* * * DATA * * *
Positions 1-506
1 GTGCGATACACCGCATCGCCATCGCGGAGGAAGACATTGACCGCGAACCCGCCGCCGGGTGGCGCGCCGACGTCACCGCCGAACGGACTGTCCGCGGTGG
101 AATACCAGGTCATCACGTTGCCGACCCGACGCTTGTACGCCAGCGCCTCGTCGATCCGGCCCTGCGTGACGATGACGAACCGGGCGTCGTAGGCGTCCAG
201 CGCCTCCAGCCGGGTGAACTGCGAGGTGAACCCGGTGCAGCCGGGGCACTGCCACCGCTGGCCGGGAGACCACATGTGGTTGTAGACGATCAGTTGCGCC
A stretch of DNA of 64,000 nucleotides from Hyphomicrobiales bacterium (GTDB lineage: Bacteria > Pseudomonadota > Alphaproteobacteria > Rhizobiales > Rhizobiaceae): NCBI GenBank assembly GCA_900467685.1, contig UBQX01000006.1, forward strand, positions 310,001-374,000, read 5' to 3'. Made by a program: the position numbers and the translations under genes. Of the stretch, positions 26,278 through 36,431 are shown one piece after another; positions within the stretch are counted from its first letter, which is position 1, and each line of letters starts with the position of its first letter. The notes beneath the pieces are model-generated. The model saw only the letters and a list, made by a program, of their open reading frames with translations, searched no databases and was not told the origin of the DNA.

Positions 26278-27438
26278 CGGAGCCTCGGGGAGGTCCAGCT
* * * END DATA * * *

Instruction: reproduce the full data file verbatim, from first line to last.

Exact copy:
Positions 1-506
1 GTGCGATACACCGCATCGCCATCGCGGAGGAAGACATTGACCGCGAACCCGCCGCCGGGTGGCGCGCCGACGTCACCGCCGAACGGACTGTCCGCGGTGG
101 AATACCAGGTCATCACGTTGCCGACCCGACGCTTGTACGCCAGCGCCTCGTCGATCCGGCCCTGCGTGACGATGACGAACCGGGCGTCGTAGGCGTCCAG
201 CGCCTCCAGCCGGGTGAACTGCGAGGTGAACCCGGTGCAGCCGGGGCACTGCCACCGCTGGCCGGGAGACCACATGTGGTTGTAGACGATCAGTTGCGCC
A stretch of DNA of 64,000 nucleotides from Hyphomicrobiales bacterium (GTDB lineage: Bacteria > Pseudomonadota > Alphaproteobacteria > Rhizobiales > Rhizobiaceae): NCBI GenBank assembly GCA_900467685.1, contig UBQX01000006.1, forward strand, positions 310,001-374,000, read 5' to 3'. Made by a program: the position numbers and the translations under genes. Of the stretch, positions 26,278 through 36,431 are shown one piece after another; positions within the stretch are counted from its first letter, which is position 1, and each line of letters starts with the position of its first letter. The notes beneath the pieces are model-generated. The model saw only the letters and a list, made by a program, of their open reading frames with translations, searched no databases and was not told the origin of the DNA.

Positions 26278-27438
26278 CGGAGCCTCGGGGAGGTCCAGCT